Families evicted by the military from a Myanma Railways staff housing complex in Yangon shelter at a nearby monastery on March 16. (Frontier)

‘No one wants to work for them’: Evictions fail to force striking civil servants back to work

Frustrated by the disruptive success of the Civil Disobedience Movement, the military regime has resorted to legal threats and forced evictions in an attempt to coerce striking civil servants back to work ­– but it doesn’t seem to be working.


Just a handful of striking Myanma Railways employees remain at the staff housing complex next to the Ma Hlwa Gone rail station, on the border of Yangon’s Tarmwe and Mingalar Taung Nyunt townships.

In a dawn raid on March 10, about 200 police and soldiers swarmed the residential compound, blocking off all exits and entrances in what many residents feared was the start of a mass arrest, or worse.

Instead, by noon authorities had ordered any residents still taking part in the Civil Disobedience Movement to abandon their homes within three hours. Hundreds of residents packed whatever they could grab into large plastic bags and fled on foot.

A week later, one of the few who remained said soldiers have since taken up residence in many of the vacated homes.

“They’re staying where the staff lived and are cooking in their former kitchens. They act like they are at home. And they bully [those of us who’ve remained] with weapons,” he told Frontier on March 16.

Civil servants and their families, who were forcibly evicted from their homes by the military for joining the Civil Disobedience Movement, shelter at monastery in Yangon in March. (Frontier)

He said authorities detained three train conductors the day of the raid and are still holding them and “[using them] to move soldiers and food supplies to conflict sites in other states and regions”.

Although state media has trumpeted the Tatmadaw’s ability to replace civil servants with its own officers – including to run the railway system – the source said this did not appear to be the case. “I guess none of the soldiers can drive a train,” he said.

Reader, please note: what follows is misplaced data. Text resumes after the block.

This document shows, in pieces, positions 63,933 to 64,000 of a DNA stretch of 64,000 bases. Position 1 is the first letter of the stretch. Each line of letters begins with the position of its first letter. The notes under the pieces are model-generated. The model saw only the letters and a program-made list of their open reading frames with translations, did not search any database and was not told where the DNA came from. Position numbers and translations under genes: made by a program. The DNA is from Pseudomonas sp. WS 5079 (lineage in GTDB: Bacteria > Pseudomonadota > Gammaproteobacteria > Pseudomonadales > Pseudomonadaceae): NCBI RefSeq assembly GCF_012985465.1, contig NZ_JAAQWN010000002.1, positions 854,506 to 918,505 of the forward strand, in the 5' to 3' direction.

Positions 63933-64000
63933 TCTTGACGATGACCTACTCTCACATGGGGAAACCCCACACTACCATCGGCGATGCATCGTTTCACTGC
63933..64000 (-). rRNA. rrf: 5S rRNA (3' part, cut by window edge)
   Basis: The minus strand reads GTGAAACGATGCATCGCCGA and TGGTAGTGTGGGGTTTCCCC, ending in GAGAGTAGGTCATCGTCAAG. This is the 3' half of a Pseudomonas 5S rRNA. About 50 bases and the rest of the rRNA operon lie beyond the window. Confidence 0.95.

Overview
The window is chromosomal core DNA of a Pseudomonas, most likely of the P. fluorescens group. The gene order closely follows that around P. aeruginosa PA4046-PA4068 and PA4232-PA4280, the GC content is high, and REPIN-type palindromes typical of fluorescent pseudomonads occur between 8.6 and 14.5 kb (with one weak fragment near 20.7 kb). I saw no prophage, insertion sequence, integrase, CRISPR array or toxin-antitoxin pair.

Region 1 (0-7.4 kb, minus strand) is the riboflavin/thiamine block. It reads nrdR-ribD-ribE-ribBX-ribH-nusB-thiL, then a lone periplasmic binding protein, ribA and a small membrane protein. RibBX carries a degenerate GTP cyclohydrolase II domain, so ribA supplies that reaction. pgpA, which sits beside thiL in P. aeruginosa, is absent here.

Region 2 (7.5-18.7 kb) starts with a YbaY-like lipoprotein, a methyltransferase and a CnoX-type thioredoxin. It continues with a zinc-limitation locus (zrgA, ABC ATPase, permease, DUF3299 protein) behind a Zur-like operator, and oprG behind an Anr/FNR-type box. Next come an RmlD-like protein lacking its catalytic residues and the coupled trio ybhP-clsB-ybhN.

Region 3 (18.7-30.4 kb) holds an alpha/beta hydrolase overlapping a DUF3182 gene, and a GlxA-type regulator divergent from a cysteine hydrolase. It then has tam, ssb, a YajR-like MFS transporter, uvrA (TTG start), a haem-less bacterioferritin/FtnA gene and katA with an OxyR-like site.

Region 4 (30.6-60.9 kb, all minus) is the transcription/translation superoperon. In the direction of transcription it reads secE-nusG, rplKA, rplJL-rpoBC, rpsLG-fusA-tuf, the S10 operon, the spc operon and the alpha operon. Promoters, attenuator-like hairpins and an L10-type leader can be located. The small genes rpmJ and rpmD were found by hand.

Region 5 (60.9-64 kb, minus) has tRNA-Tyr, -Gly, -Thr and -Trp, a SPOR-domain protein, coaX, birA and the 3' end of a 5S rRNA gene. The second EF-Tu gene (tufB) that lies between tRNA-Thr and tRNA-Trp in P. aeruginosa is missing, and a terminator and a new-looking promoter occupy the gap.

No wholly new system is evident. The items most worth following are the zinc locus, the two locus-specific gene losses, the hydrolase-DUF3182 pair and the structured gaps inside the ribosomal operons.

A relative of one of the detained conductors told Frontier the three are being held incommunicado, but that their families have given food and clothing to police intermediaries, who say the items will be passed on to their detained relatives.

‘No one wants to work under them’

The March 10 evictions and detentions were the first in what proved to be a more wide-spread tactic to pressure striking staff back to work. Two nights later, authorities stormed the staff quarters at the Insein rail station, in the north of the city, threatening residents there with eviction as well.

Resident and rail worker Ko Myint Aung told Frontier they detained two of his neighbours that night for having joined the CDM and as of March 24 they had still not been released or charged. Unlike at Ma Hlwa Gone, however, many workers still remain in Insein and continue to strike, he said.

But rail workers are not the only civil servants facing such pressure.

A female doctor who lives in staff housing at the University of Medicine 2, in Yangon’s North Okkalapa Township, was detained at her home the same night that authorities stormed the Insein compound. Police also raided the home of the local ward administrator, who is said to be heavily involved in the CDM.